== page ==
A Pianist in the Pantheon
Hong Kong City Hall Concert Hall
05/01/2010 - & May 2
Johann Sebastian Bach: Keyboard Concertos in G minor & F minor, BWV 1058 & 1056
Wolfgang Amadeus Mozart: Piano Concertos No. 27 in B-flat major & No. 20 in D minor, K. 595 & 466
Hong Kong Philharmonic Orchestra, Angela Hewitt (Pianist and Conductor)
A. Hewitt (© Lorenzo Dogana)
None of the piano music aficionados would forget Angela Hewitt’s monumental recitals two years ago (see here and here), delivering Bach’s two volumes of complete Preludes and Fugues (read here and here for the reviews of the two recitals). Indeed, few performers can establish their reputation and gain a firm foothold by merely performing the music of a single composer, and Angela Hewitt is certainly amongst these rare performers. It does not mean that she only plays Bach’s music. On the contrary, Ms. Hewitt embraces a surprisingly wide scope of repertoire from Handel and Couperin to Chopin and Ravel (many people may not realize this). But there is one thing for certain - her name would have had a place in the pantheon even if she played nothing but Bach.
On Friday and Saturday evenings, Ms. Hewitt delivered keyboard concertos by Bach and Mozart respectively, rendering them in alternative order. She chose to open the concert with Bach’s G minor Concerto, transcribed from the composer’s own A minor Violin Concerto. It was an engrossing account which retained Ms. Hewitt’s trademark qualities – crystalline articulation, transparent tone, and tip-toe delicacy. It was a little out of expectation that her readings of the two Bach Concertos did not sound as expressive (or even romanticized) as the Prelude and Fugues. Notwithstanding, this more purified and consecrated Bach was equally enchanting as the personified one I heard two years ago. The famous Largo from the F minor Concerto, the movement she rendered as the last encore as well, was a telling exemplification of the pianist’s affection to the great composer. Hardly a note went by without Ms. Hewitt bringing thoughtful articulation and arching lyricism to the music.
A “modern” setting of piano concerto was adopted throughout the evening with the side of the piano facing the audience and the lid fully lifted up. Though there was no regular physical engagement between the soloist and the concertmaster, especially in the two Bach Concertos, their collaboration was intimate except some tiny mishaps in Mozart’s D minor Concerto. Ms. Hewitt found wonderfully felicitous inflection of dynamics that allowed the melodies of the orchestra and the piano to interchange raptly as dialogues. But sometimes the HKPO seemed not so much attuned to this intimate chamber setting: comparing to the soloist’s exquisite lines, the orchestra (particularly the strings) sometimes sounded stumbling and unceremonious.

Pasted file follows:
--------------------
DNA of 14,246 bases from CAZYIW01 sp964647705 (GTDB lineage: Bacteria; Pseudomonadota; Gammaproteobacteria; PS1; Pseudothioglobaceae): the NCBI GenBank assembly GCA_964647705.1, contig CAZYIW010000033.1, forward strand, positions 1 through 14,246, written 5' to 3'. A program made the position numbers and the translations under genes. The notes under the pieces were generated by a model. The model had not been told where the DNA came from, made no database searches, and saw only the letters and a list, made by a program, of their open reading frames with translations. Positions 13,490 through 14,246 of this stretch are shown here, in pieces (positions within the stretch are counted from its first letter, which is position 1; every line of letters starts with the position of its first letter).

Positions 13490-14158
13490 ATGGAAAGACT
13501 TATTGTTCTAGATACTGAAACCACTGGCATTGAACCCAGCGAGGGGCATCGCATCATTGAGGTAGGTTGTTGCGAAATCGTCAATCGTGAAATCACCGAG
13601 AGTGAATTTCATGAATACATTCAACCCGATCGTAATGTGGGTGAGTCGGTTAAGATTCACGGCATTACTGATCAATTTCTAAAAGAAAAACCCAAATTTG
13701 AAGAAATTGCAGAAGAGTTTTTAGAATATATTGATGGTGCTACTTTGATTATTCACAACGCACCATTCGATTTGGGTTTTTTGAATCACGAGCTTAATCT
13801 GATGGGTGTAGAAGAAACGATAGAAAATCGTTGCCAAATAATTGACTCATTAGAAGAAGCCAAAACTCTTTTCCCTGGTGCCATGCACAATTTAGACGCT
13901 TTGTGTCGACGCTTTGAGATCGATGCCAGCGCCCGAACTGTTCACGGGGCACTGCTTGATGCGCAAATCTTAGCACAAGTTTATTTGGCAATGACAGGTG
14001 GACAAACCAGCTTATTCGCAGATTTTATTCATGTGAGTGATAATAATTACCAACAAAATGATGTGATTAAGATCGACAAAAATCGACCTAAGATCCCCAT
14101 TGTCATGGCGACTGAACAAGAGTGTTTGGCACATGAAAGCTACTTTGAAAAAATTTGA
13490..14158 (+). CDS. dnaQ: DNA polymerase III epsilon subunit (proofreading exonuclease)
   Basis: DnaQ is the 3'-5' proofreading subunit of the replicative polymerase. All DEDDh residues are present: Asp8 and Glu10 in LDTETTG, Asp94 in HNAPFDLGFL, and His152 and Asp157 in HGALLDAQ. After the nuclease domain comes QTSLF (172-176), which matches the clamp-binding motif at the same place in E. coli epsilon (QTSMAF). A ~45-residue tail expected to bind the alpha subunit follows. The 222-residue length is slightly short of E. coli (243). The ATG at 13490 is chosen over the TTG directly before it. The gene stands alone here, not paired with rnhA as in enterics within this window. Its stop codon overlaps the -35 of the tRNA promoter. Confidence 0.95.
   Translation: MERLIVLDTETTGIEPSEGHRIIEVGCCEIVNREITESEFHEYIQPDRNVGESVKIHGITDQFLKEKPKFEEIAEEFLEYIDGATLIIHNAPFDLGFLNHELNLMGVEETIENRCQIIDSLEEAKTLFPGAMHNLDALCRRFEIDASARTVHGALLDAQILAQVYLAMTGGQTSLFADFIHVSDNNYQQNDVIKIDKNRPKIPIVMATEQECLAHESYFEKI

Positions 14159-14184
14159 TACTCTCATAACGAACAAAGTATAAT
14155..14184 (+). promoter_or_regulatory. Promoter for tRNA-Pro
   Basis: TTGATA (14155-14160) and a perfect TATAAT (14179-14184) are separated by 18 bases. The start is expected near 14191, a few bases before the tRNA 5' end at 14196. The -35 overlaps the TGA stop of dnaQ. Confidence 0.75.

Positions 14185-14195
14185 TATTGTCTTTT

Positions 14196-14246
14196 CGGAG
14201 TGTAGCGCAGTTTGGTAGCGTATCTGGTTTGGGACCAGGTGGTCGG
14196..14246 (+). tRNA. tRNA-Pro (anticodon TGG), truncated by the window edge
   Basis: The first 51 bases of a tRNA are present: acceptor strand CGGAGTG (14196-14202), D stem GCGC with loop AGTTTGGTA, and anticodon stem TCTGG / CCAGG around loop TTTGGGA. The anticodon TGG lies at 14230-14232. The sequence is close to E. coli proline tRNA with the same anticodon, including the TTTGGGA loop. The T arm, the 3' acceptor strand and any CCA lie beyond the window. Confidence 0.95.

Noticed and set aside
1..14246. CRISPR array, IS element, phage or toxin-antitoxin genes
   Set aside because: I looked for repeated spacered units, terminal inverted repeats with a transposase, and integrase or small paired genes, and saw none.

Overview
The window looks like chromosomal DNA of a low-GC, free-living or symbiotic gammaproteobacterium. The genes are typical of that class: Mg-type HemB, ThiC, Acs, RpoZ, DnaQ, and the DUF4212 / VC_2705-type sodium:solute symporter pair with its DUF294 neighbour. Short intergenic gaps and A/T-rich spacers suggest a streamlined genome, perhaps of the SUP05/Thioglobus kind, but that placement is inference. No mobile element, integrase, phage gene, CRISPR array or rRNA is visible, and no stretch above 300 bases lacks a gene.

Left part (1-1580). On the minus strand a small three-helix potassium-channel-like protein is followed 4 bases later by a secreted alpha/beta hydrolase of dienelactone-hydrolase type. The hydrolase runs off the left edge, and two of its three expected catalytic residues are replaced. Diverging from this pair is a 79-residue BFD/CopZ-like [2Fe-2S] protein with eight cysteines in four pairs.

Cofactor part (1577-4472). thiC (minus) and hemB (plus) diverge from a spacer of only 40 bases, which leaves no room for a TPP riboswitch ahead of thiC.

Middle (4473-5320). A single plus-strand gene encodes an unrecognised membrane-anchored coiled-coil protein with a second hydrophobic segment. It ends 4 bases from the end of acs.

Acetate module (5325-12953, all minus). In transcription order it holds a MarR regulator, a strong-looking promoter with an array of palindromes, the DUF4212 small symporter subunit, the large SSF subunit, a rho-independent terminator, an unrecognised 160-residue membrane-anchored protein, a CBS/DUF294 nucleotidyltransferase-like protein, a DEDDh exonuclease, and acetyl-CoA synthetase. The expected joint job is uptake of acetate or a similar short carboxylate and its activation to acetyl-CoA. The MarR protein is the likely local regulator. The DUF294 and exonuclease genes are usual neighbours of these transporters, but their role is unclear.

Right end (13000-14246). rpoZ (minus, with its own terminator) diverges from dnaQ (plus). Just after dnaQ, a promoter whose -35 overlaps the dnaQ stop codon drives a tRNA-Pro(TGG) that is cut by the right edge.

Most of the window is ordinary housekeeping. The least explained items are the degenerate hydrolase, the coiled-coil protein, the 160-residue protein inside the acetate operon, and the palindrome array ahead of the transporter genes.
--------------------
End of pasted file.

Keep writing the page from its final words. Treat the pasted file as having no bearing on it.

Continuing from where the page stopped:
Ms. Hewitt trenchantly demonstrated her versatile musicality by playing the two Mozart Concertos with utmost cogency. The B-flat major Concerto, written in the year of the composer’s death, was particularly spellbinding. She not only rendered the work with technical flawlessness, but also the profundity that can rarely be heard elsewhere. Unlike most pianists who emphasized Mozart’s simplicity and exuberance, Ms. Hewitt’s interpretation of the composer’s last written concerto exuded a sense of serene sorrow under the surface beauty. The last reprise of the main theme in the last movement was so heavenly peaceful and elegant that it almost evoked the composer’s otherworldly paradise. On the other hand, the intense emotional pathos in the D minor Concerto was somehow understated, though it still came across as a refined and idiosyncratic reading.
Angela Hewitt’s Website
Danny Kim-Nam Hui